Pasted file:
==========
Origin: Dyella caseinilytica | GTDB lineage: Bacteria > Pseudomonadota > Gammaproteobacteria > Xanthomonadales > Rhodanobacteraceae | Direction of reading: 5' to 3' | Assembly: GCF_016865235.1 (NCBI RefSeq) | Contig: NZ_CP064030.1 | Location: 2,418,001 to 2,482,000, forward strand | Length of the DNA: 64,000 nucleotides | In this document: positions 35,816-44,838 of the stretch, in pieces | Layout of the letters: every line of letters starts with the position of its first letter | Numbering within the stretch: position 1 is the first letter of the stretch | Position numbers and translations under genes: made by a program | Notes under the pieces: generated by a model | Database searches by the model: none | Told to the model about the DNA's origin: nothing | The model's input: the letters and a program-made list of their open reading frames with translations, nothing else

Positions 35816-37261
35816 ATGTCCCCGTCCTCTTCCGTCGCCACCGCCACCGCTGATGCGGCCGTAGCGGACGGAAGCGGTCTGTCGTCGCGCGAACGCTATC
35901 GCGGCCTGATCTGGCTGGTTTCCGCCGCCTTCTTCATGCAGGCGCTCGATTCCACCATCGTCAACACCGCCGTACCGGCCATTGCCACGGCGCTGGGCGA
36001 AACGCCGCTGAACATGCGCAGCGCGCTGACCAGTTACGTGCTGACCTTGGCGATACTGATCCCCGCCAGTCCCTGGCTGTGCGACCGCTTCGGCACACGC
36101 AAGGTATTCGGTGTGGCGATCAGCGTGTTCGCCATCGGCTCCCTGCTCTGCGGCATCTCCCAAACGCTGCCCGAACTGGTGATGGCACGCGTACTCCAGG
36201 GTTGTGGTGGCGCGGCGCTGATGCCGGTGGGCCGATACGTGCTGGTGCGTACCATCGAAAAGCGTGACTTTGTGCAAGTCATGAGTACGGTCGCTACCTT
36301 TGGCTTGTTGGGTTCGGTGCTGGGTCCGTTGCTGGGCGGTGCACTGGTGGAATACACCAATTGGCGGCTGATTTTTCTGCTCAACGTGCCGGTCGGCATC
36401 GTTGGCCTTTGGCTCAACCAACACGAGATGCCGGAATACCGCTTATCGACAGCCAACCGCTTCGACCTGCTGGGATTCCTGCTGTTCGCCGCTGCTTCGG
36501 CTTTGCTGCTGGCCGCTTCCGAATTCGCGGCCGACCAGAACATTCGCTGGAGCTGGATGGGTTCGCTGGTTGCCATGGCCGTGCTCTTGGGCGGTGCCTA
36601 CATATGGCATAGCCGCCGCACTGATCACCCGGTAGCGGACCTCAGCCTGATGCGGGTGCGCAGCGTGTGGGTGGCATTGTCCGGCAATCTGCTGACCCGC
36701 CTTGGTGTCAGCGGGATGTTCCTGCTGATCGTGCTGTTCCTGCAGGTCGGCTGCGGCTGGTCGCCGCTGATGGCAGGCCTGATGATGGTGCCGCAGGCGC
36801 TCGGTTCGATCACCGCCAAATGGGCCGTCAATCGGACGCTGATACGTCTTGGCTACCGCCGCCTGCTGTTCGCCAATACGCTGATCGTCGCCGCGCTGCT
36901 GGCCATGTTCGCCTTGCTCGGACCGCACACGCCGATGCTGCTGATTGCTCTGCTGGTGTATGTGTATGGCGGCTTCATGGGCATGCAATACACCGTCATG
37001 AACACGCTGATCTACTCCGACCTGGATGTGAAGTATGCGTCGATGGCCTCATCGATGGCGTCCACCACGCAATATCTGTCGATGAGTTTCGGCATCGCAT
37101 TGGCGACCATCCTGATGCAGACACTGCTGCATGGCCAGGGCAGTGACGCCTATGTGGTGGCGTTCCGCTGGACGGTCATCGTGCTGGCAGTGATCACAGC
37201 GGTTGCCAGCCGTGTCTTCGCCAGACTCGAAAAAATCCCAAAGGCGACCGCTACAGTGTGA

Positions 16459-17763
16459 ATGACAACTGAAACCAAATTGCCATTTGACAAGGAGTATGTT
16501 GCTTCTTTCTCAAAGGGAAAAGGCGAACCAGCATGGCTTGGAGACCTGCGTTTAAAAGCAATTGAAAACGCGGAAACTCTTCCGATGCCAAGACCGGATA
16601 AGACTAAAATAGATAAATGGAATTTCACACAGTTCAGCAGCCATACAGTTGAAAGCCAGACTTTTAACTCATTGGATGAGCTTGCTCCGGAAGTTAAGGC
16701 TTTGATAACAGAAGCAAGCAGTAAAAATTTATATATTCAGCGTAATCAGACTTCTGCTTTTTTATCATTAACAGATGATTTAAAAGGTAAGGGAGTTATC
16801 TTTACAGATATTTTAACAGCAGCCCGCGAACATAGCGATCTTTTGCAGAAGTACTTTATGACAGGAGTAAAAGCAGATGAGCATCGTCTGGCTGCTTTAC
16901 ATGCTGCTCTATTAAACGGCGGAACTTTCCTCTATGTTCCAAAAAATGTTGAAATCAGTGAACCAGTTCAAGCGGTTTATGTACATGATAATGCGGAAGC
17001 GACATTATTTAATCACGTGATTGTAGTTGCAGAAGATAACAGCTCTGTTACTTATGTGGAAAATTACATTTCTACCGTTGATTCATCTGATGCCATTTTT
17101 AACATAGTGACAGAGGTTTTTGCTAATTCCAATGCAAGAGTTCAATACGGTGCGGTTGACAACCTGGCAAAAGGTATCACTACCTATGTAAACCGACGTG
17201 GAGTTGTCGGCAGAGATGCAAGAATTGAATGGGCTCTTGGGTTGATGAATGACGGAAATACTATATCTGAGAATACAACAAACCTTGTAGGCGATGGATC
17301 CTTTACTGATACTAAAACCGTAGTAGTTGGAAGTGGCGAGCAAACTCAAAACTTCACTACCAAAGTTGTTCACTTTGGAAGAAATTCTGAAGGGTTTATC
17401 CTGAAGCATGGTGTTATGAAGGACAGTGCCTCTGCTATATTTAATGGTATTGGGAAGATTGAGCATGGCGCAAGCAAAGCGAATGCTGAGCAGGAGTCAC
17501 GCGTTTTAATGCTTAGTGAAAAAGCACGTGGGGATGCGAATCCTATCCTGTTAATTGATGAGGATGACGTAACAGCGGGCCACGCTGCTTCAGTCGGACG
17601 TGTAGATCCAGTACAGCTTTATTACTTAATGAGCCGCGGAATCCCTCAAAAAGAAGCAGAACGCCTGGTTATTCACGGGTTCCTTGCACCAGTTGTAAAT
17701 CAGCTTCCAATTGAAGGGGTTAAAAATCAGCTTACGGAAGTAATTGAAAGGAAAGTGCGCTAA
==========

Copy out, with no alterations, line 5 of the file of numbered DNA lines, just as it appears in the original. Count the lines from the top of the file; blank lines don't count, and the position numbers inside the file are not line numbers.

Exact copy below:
36001 AACGCCGCTGAACATGCGCAGCGCGCTGACCAGTTACGTGCTGACCTTGGCGATACTGATCCCCGCCAGTCCCTGGCTGTGCGACCGCTTCGGCACACGC